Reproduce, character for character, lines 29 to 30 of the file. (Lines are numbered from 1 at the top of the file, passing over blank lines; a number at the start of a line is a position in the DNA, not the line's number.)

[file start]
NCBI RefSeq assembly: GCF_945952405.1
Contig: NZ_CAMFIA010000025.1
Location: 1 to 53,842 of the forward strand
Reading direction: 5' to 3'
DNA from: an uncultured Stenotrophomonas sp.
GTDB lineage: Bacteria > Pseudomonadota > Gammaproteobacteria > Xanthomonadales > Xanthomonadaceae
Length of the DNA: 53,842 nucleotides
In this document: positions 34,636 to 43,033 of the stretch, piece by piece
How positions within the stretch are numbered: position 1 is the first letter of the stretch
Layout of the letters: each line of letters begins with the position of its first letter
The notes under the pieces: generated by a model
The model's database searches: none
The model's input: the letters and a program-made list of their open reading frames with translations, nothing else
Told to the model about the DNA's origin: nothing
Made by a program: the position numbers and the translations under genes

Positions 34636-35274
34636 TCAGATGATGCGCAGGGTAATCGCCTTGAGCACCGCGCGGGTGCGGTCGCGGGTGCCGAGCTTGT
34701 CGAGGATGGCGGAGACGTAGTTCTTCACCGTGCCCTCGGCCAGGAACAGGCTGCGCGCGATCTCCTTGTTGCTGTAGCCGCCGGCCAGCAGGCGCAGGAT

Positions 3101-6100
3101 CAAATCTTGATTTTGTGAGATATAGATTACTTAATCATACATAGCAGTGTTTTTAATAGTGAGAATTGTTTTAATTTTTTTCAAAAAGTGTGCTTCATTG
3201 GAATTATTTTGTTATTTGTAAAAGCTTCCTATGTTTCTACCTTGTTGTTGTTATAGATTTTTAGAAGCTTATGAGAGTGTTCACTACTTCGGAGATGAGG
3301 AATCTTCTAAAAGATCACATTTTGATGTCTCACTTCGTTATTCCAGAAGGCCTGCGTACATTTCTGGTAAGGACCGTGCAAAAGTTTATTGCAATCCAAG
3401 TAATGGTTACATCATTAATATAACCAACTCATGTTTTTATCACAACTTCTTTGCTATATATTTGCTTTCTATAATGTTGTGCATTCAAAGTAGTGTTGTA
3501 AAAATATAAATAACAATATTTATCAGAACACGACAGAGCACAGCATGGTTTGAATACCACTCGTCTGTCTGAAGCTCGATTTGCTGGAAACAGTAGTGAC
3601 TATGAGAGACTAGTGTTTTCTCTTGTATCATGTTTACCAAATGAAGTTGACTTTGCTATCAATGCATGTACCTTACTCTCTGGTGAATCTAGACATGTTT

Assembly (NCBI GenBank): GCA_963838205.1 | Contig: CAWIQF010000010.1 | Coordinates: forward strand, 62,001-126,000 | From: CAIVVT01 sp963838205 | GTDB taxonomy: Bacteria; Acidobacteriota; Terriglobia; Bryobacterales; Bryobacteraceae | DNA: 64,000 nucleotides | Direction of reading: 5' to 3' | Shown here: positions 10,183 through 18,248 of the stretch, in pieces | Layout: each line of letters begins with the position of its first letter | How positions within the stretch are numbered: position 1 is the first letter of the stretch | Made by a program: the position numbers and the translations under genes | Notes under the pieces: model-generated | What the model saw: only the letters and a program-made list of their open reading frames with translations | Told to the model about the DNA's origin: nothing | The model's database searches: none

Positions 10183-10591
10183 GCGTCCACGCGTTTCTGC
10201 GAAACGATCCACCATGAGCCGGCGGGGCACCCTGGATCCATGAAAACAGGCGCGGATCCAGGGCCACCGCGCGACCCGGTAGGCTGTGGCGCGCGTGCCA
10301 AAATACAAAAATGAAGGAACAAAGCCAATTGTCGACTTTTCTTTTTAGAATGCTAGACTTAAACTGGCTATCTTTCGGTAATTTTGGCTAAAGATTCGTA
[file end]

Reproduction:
10201 GAAACGATCCACCATGAGCCGGCGGGGCACCCTGGATCCATGAAAACAGGCGCGGATCCAGGGCCACCGCGCGACCCGGTAGGCTGTGGCGCGCGTGCCA
10301 AAATACAAAAATGAAGGAACAAAGCCAATTGTCGACTTTTCTTTTTAGAATGCTAGACTTAAACTGGCTATCTTTCGGTAATTTTGGCTAAAGATTCGTA